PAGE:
brayden king on the ivanka trump boycott
Our good friend Brayden King has a column in Fortune discussing the Ivanka Trump boycott in light of research on boycotts. Key passages:
As research has shown, boycotts typically do little to hurt companies’ revenues, in part because the activists are not typical consumers of their target companies’ goods. For example, animal rights activists who belong to People for the Ethical Treatment of Animals would not frequent the fast-food restaurants they often urge consumers to avoid. In addition, consumers tend to be fickle and unwilling to part from their favorite products and services to support a boycott, even when they are ideologically aligned with its goals.
Investors, too, tend to shrug off these actions, unless the boycott receives sustained media attention. New boycotts start every week, so media attention has become a limited resource. And, as a result, few boycotts manifest any long-lasting investor reaction. For example, last November, food manufacturer Kellogg (K, +0.07%) suffered only a three-day drop in its stock price after it faced a boycott from Trump supporters for pulling its advertising from the right-wing website Breitbart News; then the share price quickly recovered.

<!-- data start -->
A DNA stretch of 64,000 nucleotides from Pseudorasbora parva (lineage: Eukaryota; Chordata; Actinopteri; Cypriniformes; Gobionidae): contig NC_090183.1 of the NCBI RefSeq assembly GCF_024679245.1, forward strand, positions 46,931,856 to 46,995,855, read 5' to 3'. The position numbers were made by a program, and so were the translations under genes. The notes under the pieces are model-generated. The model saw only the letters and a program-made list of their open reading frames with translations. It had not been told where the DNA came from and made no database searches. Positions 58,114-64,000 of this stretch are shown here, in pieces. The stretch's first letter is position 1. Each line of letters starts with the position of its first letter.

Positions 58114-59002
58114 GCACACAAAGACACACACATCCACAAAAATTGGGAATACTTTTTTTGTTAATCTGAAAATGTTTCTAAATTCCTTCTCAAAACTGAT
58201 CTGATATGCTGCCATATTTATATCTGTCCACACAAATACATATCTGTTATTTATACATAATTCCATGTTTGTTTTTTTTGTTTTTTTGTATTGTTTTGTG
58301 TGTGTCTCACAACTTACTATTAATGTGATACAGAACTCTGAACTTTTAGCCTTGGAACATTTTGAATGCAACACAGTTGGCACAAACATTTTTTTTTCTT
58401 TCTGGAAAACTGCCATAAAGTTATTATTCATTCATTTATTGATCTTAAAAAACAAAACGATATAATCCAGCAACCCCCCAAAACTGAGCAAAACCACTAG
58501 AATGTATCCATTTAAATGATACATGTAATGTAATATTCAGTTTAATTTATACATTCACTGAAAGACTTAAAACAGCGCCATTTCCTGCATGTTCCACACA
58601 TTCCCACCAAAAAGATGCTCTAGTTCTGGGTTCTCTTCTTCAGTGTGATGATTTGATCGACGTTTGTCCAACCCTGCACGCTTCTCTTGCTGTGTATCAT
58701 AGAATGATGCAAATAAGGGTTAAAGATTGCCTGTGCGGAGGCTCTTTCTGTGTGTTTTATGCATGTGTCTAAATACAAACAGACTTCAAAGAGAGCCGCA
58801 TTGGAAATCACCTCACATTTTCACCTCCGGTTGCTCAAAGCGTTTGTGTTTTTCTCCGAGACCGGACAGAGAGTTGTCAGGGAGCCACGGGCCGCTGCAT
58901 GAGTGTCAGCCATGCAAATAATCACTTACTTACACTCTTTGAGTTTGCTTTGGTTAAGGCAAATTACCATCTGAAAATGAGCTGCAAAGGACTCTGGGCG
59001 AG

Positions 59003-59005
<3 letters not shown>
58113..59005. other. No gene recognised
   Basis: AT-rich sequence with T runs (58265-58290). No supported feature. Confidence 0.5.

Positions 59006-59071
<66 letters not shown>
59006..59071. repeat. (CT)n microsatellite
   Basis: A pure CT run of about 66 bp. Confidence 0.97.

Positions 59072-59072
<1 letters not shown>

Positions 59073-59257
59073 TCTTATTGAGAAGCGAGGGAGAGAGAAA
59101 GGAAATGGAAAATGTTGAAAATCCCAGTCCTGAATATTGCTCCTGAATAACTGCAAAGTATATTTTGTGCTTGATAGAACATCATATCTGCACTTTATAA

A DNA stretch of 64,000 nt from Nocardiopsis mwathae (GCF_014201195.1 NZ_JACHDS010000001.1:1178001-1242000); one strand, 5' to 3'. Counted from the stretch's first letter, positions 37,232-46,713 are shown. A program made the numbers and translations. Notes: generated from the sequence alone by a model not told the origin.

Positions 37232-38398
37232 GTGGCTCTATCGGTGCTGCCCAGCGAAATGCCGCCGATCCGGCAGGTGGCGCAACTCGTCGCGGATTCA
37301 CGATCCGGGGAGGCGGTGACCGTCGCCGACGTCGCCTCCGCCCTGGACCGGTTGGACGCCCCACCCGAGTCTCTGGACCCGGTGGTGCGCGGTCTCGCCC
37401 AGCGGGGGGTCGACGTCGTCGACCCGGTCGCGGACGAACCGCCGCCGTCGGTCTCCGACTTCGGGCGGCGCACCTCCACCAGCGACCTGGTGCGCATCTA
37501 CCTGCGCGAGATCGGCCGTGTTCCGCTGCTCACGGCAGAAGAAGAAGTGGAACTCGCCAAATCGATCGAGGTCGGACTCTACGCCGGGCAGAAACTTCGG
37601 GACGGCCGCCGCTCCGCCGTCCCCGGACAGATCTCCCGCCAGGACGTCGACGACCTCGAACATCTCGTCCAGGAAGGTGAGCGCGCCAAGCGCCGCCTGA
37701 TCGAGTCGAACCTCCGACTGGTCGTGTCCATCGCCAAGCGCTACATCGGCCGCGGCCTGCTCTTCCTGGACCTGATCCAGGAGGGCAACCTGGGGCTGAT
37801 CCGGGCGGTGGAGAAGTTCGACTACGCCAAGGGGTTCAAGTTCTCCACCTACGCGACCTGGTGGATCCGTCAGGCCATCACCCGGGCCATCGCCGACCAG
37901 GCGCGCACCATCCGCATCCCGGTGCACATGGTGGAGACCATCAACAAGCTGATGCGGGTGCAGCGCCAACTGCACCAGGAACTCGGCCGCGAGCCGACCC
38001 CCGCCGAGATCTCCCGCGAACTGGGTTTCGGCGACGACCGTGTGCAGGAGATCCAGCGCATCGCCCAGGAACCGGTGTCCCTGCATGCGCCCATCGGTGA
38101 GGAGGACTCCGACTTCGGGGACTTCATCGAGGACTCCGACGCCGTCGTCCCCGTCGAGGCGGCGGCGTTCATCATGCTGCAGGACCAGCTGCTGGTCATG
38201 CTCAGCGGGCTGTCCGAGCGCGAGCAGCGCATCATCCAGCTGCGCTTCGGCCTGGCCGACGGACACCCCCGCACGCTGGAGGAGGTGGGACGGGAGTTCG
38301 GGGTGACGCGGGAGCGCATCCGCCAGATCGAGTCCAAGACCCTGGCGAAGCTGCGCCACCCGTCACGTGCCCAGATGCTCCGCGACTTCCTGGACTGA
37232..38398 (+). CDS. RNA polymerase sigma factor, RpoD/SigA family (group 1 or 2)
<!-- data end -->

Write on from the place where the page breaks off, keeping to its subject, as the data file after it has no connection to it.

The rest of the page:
The biggest impact from boycotts is a company’s reputation. Companies want to avoid sustained negative attention that comes from a boycott. For that reason, when a boycott captures national media coverage, about 25% of the time this unwanted glare of attention results in some kind of concession from the company.
If there is any bright spot for boycotted companies, it’s the fact that media and consumer attention is diluted by the sheer number of boycotts and actions being taken by both sides. For example, #GrabYourWallet lists more than 80 companies that it recommends people boycott to avoid doing business with companies that have business ties to the Trump family. With so many companies on the pro- and anti-Trump watch lists, consumers may have difficulty paying attention to them all.
But given Trump’s lightning-rod-like ability to attract both supporters and repel critics and his notoriety for lashing out against his critics, more companies may end up on the politically neutral sidelines rather than create unwanted attention from activists and the consumers they target.